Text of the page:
A HUGE AMOUNT of action and reaction – or cause and effect – goes on in a baby’s first year. As she zooms through the stages of development, her brain doubles in size. At birth, she is little more than a bundle of reflexes; by six months, she can sit up, roll on her tummy, see colour and recognise your face.
From birth to two years, a baby's focus is on sensory stimulation: touch, sight, sound, smell and taste. It’s like they’re pre-programmed to learn – their internal satnav takes them on a journey of discovery, using all their senses. This is the time when they literally shake, rattle and roll, when things get touched, put in mouths, shaken, pushed over, gawped at and listened to. It’s how the very young attempt to understand the world, and it’s why they love a good toy to help them on their way.
As babies grow and develop, their interaction with toys also changes. Between one and two months, they become interested in new objects. By three months, they anticipate events, such as being handed a certain toy when they’re on the changing mat, and can get to grips with cause and effect. They begin to interact with their environment – for instance, they become aware that a ball responds to their movements by rolling when they touch it. Toys help children to realise they have an effect on the world – they respond to a child’s touch. Babies learn that if they kick their feet, they can make the mobile wiggle. When this doesn’t happen – say, if the mobile is wedged against the wall – the baby is puzzled because the learned association is not followed through.
Toys are to babies what work is to adults. Without play, a child would not thrive in the way that without work most grown-ups would not. Perhaps most importantly, for a baby to play with a toy, an adult has to interact with him, to give him the rattle or ball in the first place. “That’s how babies learn: through interaction with caregivers,” says educational psychologist Angharad Rudkin. “It’s about that intense contact that mirrors behaviour and responses – playing tickly games and hiding toys. It’s absolutely crucial because how you interact with your parents in the first year of life can determine how your brain develops thereafter.”
This playful interaction with babies is crucial to healthy development, yet, even in the UK, some children are play-deprived. The result is that by the time they start nursery, they are unable to concentrate for long periods: they cannot engage with people or toys for long, they wander around slightly lost, unable to sit down and build a simple tower out of building blocks. “Those children who find it difficult to interact with adults and other children haven’t had the stimulation at home,” says Rudkin. “They haven’t learned how to play.”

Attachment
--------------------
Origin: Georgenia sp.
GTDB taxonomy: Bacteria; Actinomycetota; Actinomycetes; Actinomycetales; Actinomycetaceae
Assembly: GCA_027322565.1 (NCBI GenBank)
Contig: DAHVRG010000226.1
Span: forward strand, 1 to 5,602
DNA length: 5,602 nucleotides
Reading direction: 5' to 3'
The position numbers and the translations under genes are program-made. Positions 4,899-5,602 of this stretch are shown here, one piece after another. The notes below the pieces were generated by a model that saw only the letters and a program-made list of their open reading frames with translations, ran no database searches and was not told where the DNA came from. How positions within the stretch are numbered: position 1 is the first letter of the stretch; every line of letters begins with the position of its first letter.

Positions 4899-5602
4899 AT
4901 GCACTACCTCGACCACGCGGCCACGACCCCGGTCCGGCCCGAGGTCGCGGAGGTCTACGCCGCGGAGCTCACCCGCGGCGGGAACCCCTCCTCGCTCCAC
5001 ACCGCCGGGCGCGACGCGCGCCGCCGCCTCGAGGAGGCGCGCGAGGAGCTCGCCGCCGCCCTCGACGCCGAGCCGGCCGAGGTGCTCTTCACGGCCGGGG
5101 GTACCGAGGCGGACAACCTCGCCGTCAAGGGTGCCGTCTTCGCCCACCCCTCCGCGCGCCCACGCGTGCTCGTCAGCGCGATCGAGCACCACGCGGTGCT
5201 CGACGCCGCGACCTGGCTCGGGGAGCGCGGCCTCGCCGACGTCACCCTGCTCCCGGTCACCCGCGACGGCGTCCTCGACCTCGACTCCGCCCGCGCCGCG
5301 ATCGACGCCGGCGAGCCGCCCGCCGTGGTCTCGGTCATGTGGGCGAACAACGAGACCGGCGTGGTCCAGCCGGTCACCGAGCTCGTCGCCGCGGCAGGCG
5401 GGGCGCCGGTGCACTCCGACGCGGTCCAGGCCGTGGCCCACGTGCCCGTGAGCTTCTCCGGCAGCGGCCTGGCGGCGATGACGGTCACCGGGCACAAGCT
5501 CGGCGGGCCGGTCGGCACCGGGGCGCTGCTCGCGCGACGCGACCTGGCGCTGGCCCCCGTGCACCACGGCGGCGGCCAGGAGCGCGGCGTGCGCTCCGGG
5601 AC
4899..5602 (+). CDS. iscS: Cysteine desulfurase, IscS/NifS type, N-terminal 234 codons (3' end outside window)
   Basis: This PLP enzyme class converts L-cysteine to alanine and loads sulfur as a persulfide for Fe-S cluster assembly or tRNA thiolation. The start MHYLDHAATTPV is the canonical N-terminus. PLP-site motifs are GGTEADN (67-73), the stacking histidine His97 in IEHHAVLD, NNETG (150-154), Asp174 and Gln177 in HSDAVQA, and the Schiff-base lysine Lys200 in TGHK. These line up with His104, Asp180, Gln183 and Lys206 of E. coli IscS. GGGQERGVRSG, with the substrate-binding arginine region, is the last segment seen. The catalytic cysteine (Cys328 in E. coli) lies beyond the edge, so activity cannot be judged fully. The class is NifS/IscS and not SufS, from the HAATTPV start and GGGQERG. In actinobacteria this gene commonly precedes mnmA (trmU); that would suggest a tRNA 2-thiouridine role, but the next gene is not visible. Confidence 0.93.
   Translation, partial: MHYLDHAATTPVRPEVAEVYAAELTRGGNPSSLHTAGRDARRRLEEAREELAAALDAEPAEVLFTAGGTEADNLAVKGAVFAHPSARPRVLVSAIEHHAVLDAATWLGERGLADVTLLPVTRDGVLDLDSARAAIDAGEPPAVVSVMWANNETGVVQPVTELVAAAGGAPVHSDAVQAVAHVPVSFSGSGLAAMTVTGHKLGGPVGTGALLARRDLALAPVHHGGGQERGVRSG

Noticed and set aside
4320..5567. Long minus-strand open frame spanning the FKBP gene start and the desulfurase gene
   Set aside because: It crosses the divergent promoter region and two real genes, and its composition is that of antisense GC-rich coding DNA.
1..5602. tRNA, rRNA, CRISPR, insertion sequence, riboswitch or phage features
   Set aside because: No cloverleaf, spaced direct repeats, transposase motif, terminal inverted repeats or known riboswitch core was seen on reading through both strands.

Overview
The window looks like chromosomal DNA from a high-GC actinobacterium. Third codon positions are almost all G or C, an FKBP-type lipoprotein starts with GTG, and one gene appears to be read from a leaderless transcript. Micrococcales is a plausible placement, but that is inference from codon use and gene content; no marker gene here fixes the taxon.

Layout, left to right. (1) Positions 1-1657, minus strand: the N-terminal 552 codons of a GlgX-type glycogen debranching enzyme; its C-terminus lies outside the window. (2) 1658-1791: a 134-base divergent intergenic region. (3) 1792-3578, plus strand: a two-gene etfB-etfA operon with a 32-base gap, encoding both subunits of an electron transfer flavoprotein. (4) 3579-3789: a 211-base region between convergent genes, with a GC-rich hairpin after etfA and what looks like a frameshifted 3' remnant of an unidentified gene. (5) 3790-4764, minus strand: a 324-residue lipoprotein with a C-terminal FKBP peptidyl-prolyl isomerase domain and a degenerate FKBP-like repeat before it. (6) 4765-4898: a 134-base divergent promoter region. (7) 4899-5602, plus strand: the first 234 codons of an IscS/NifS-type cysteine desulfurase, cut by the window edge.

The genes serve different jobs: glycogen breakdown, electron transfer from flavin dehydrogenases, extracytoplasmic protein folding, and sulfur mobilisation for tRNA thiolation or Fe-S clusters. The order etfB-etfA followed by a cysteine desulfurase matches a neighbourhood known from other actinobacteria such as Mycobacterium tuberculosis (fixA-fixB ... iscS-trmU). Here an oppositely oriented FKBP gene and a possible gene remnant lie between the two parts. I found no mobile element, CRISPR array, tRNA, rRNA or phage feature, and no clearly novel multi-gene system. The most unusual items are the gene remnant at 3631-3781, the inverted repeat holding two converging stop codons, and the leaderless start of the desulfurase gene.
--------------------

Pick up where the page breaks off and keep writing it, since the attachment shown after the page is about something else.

Dr Deborah Weber is Head of Product Research for preschool toy manufacturer Fisher-Price. She oversees each toy from concept to completion, watching babies interact with the final product. Weber says that the key to her research is “the triangle of play”: the interaction between mother, baby and toy. “Mothers are a baby’s most important toy. We always encourage mothers to play with their babies every day – to bond with them and just sit back, watch and enjoy.” For Weber, the best part is watching the expression on the babies’ faces as they interact with toys – and the mother’s response.
Alongside cognitive development comes the physical development of gross motor skills (large muscles in the legs, arms, back and shoulders used for sitting and walking) and fine motor skills (small muscles in the fingers and hands used for grasping). Again, this occurs in sequence: around two months, a baby can lift up his head on his own; around three months, he can roll on to his back; around four months, he can sit propped up; and from six months, he can sit up and reach for his cuddly toy. Any safe object can be used for play: give a child pots and pans and he'll be just as happy.
Most parents are familiar with a six-month-old baby being more interested in the box than the gift that came in it. But Jeffrey Goldstein, Professor of Social Psychology at the University of Utrecht and chairman of the National Toy Council, says this misses the main point about modern toys. “What toys do is promote and initiate play,” says Professor Goldstein. “If you see a toy, you have to play with it because it’s purpose-made to be played with.” Goldstein says that if a child can play happily without toys for a time, that’s fine – but toys increase these periods of play. Another advantage toys have over everyday objects is that they are tested for every possible risk. “There’s nothing wrong with ordinary objects; children have to learn about the world around them, and as soon as possible,” says Goldstein. “However, toys are a safer bet than anything else – they’re made to stimulate those senses that the developmental psychologists know are key at this stage – sight, touch and smell.”